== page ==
Volunteers aren’t the only ones who should see the importance of their work. Snowball’s guide to school fundraising notes that volunteerism can introduce the community to a school’s important work and the same can be said about your organisation’s mission. By connecting a volunteer’s work to visible changes in the community, your volunteers will feel the significance of their contributions.

2. Encourage Team Connections

Friendships and interpersonal connections are an obvious part of building a community. A cause can bring volunteers to your organisation, but connections bring volunteers together. By encouraging connections between team members, you’ll strengthen your team and allow volunteers to create their own community.

For example, some volunteers might find that they have the same favourite restaurant. They can gather there for dinner after a successful volunteer event or for special events, like trivia nights or happy hour. On your part, you can encourage volunteers to explore these friendships by:

  • Creating a group chat. Putting everyone together on the same text chain can make team communication easier as well as spark casual conversations between team members. Be aware to ask for consent before you add someone to your group chat.
  • Starting a Facebook group. Connecting people through social media can help them get to know each other’s interests and hobbies since they’ll be able to see each other’s activities outside of volunteering.
  • Providing team tasks. Consider ways to make regular tasks a team effort. For example, you might assign two people to manage a booth at an event instead of just one. Try to rotate group members to encourage new friendships and connections. But remember, the volunteers’ preferences are always leading!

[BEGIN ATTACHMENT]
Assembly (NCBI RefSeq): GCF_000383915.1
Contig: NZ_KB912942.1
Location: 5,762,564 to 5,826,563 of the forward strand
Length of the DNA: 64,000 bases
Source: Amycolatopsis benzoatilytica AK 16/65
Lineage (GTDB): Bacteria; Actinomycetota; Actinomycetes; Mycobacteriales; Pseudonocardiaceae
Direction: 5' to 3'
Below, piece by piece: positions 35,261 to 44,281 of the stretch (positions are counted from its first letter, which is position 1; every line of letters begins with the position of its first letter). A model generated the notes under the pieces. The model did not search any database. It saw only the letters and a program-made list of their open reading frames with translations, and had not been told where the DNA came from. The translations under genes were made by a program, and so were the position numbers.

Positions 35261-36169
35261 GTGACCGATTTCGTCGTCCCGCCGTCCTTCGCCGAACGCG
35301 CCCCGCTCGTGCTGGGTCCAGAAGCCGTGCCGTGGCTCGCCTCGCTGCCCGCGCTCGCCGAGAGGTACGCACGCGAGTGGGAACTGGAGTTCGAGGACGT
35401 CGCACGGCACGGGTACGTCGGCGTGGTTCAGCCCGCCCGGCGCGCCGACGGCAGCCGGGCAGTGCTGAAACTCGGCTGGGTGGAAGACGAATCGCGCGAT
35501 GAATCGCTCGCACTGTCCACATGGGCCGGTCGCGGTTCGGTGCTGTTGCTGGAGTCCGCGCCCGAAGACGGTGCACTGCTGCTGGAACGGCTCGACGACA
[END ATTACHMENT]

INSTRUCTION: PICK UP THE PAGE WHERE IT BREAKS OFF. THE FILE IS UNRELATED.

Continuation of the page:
Another easy way to encourage friendships is to recruit volunteers’ friends. You might encourage active volunteers to bring a friend to an event. Since volunteers likely have like-minded friends, engaging their social circles can be especially valuable for growing your network, according to this guide to volunteer recruitment from MemberClicks.

When your volunteers are friends, their work will naturally be more enjoyable. Not only will they want to continue being involved, but they also might view the organisation as a friend group. For deeply committed volunteers, this can create a strong sense of family.

3. Provide Opportunities for Growth

With each task, volunteers contribute to at least one of your organisation’s goals. But once the task is completed, what encourages volunteers to come back? In the same way that a promotion at a job might encourage an employee to continue working there, growth within your organisation can encourage longevity in volunteer involvement.

Show volunteers that they have a future at your organisation by suggesting new ways for them to get involved or finding volunteer opportunities that can further their personal goals. For example, you might provide: